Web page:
Viktoria (13m 1s):

Right. They just wanted to get connected. And especially new joiners, I had so many new journals talking to me. It was like really just 15 minute talks, but they were so important. And the same time you get a connection with a person who's there in the company for six years. And I was like, okay, just hit me up whenever you have any question and you need like some information about how getting things done or something, you know? So I think this is a very, very special tool, especially because I have the same feeling about this making appointments. Like I don't want to use that because I keep rescheduling stuff. I keep rescheduling stuff because I have so much to do during the day. And especially I forget about my breaks, right? So this was the main idea about that.


Viktoria (13m 42s):

They were saying, okay, the tool itself tells me to make a break, especially when it sees, I have like some, like I have no appointments in between. And then I can still say no, but like in this moment, you, you might feel happy about that because I barely talked to my teammates nowadays, because we have our tasks and we don't need to talk to each other, but it would be nice. I'm always happy if someone calls.


Chad (14m 8s):

So what happens when Covid goes away and we're not relegated to staying home anymore? I mean, do you believe this issue is going to be de prioritized? Yeah,


Viktoria (14m 17s):

Sure about that. Because I was also reading some studies, at least for Germany, for the German market. So almost half of the people like the employers, they don't want to go back to the office. And the only reason people want to go back to the office is to meet the people, to talk to them again, to network. This is the number one reason. There are some other reasons for sure, but this is the number one reason. So it will be kind of a part-time thing. Maybe we will go back, but probably it will be always a half-time thing, going back. So we need tools to stay connected. It's really like, I believe there's a so important because companies will have a huge issue because of this disconnection.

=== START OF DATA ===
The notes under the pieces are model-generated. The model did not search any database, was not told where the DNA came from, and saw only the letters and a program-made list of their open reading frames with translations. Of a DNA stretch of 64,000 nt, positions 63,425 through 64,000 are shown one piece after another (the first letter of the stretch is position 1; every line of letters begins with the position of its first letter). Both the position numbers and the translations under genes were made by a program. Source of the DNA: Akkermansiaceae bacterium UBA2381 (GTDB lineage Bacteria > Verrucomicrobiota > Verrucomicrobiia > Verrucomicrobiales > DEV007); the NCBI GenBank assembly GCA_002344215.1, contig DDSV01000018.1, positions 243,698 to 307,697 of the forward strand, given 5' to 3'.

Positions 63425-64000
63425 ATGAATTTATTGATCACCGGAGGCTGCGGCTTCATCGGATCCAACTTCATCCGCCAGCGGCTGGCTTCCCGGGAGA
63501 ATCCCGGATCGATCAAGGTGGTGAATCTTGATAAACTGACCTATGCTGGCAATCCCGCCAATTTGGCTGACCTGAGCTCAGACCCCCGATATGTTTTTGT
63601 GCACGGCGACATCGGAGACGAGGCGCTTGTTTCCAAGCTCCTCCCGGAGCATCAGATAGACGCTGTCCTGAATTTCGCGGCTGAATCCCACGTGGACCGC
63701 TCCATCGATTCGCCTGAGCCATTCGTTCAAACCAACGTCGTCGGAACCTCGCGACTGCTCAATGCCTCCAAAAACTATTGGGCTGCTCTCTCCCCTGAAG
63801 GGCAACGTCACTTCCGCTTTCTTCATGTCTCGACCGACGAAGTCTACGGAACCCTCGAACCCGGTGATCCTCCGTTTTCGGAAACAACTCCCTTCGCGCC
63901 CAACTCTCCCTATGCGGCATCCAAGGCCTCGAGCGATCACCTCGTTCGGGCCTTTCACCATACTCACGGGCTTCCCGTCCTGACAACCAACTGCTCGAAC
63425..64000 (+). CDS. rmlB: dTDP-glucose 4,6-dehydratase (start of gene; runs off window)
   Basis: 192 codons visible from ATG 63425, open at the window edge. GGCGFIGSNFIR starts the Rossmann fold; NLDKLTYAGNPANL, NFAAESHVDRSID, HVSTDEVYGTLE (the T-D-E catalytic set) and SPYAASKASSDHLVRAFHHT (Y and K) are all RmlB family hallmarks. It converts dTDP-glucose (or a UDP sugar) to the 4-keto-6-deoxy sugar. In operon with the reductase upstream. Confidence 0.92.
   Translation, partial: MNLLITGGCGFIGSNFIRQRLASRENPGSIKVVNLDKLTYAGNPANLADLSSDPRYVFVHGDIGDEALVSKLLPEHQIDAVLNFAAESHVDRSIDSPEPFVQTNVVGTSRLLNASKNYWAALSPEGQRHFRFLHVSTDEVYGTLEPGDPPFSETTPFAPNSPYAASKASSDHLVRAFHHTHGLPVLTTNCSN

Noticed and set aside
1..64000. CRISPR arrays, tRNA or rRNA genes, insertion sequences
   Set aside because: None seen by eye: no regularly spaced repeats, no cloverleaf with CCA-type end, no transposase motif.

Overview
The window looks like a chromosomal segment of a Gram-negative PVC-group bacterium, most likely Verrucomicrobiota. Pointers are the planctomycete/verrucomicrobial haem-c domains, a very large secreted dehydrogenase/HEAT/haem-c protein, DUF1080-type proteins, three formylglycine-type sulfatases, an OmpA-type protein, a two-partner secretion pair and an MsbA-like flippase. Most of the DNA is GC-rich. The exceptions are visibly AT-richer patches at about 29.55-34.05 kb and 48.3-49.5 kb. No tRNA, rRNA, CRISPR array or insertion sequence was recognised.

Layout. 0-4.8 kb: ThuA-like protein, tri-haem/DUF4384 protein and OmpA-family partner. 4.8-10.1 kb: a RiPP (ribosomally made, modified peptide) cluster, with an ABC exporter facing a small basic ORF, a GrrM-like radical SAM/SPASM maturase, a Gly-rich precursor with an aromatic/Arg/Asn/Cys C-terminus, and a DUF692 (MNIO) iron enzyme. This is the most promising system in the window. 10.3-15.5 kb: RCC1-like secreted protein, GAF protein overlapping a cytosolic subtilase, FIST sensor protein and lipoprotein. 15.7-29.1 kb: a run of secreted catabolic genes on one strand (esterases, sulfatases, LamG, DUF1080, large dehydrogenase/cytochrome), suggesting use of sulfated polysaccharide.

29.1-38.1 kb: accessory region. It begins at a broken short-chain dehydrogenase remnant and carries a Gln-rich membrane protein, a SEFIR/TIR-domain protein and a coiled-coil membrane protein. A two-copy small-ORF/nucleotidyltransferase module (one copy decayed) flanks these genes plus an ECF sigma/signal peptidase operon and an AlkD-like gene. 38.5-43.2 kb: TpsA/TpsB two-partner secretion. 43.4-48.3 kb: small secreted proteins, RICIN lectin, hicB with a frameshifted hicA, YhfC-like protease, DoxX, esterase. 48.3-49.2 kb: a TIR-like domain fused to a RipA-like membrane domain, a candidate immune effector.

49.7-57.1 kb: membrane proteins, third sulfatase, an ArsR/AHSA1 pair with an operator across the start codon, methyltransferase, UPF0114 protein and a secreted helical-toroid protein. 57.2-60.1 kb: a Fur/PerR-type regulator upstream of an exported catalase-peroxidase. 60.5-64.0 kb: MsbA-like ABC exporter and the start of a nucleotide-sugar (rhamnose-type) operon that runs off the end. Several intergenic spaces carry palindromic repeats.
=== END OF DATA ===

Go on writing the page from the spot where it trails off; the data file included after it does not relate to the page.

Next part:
Viktoria (15m 3s):

Because at one point, like, you will say what I do this for this company, because you don't feel this bonding anymore. You're too far away from like being engaged in there.


Chad (15m 14s):

No zoom fatigue is real. So, you know, does anyone really want to go on another video call? No matter what, you know, you feel like you're on video calls all day. Do you really feel like you want to jump on another one, even though it's only for five minutes and maybe you're not talking about work, how do you get past the zoom fatigue rule? Yeah.


Viktoria (15m 35s):

This is actually like the only issue I see for sure, because we like need time, like a screen off time. But at the same time, I feel like for example, so in the tool itself, we definitely one, like we made a setting where you say, how often can you get called and which times you prefer, for example also. So you have definitely control over that. So you don't get pinged all the time. This is really important because it gets, it can get like annoying too. But for example, at the end of the day before the weekend, for example, you're just saying, okay, let's have a beer together. It's almost the end of the day.


Viktoria (16m 15s):

Right. And you feel great just talking to someone randomly or some of your team colleagues, even feeling this connection right now, having this beer and just be happy about like going into the weekend.


Chad